Catherine Wangari, 18, holds her baby, Sheilla, at Kenyatta National Hospital. Sheilla's suffering from jaundice. Her life is in danger without blood transfusion.
Kenya’s blood banks are beginning to run dry. The country had relied for years almost entirely on U.S. aid for its state-run blood transfusion service, but the funding was discontinued in September, 2019. The U.S. government gave Kenya $72.5 million over more than 15 years through its global HIV/AIDS prevention program, called PEPFAR, to build its blood safety and transfusion infrastructure nearly from scratch — from the blood banks themselves to equipment and training. The aid was aimed at building confidence in blood collection so Kenyans wouldn’t fear getting tested for the virus. Preparations for transitions were minimal hence the current blood shortage in the country.
One of our co-founders had so much difficulty finding blood for his ailing mother, at times they could go up to 2 weeks trying to find just a single pint of blood. Opportunists, taking advantage of the desperate situation, convinced the family into paying $180 for 6 units which were delivered very late and that too after going back-and-forth, hence affecting the treatment cycles. Eventually, that became a factor in the loss of her life. This had to change hence Redsplash Kenya was born.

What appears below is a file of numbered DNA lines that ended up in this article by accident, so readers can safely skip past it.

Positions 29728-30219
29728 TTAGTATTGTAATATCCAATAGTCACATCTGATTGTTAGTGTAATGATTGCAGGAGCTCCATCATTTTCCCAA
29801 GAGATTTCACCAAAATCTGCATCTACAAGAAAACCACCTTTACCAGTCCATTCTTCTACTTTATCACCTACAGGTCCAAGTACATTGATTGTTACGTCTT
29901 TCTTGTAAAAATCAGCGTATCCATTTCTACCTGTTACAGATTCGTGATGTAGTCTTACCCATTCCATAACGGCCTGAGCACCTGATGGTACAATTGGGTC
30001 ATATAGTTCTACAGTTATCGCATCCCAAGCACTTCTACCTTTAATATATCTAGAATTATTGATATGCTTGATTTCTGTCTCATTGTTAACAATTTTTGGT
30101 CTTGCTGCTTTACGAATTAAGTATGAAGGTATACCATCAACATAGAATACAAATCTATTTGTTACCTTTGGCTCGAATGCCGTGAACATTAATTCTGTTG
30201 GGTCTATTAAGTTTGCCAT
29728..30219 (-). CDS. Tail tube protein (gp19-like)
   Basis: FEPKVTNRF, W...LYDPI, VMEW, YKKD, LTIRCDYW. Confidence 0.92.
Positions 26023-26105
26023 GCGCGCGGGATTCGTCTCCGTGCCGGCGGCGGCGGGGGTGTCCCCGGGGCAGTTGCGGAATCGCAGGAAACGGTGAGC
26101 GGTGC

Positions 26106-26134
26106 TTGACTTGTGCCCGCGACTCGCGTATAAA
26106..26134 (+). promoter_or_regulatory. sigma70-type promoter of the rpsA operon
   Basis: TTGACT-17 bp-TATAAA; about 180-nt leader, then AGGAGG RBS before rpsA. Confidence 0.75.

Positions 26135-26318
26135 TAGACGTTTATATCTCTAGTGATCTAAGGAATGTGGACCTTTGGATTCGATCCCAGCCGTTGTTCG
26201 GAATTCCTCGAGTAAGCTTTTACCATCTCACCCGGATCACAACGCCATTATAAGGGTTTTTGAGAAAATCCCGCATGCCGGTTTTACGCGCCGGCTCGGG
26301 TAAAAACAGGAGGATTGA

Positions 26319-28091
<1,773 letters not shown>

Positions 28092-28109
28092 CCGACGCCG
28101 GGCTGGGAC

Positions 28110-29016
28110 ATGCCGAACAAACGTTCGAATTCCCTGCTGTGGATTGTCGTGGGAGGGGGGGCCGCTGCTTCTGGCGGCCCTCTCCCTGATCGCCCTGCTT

EVERY 10 MINUTES A KENYAN NEEDS BLOOD, 60% OF THESE ARE WOMEN AND CHILDREN, AND LESS THAN HALF GET TRANSFUSION
Due to extremely high blood demand, we need to do as many blood drives as we can,however, that is not currently possible due to the hardships encountered when moving to different locations to conduct the blood drives. With a mobile unit, it will be possible to even conduct multiple blood campaigns in a single day and therefore collect as many blood pints as possible and help reduce the blood shortages experienced countrywide. This will be of immense benefit to the patients who require transfusion medicine.
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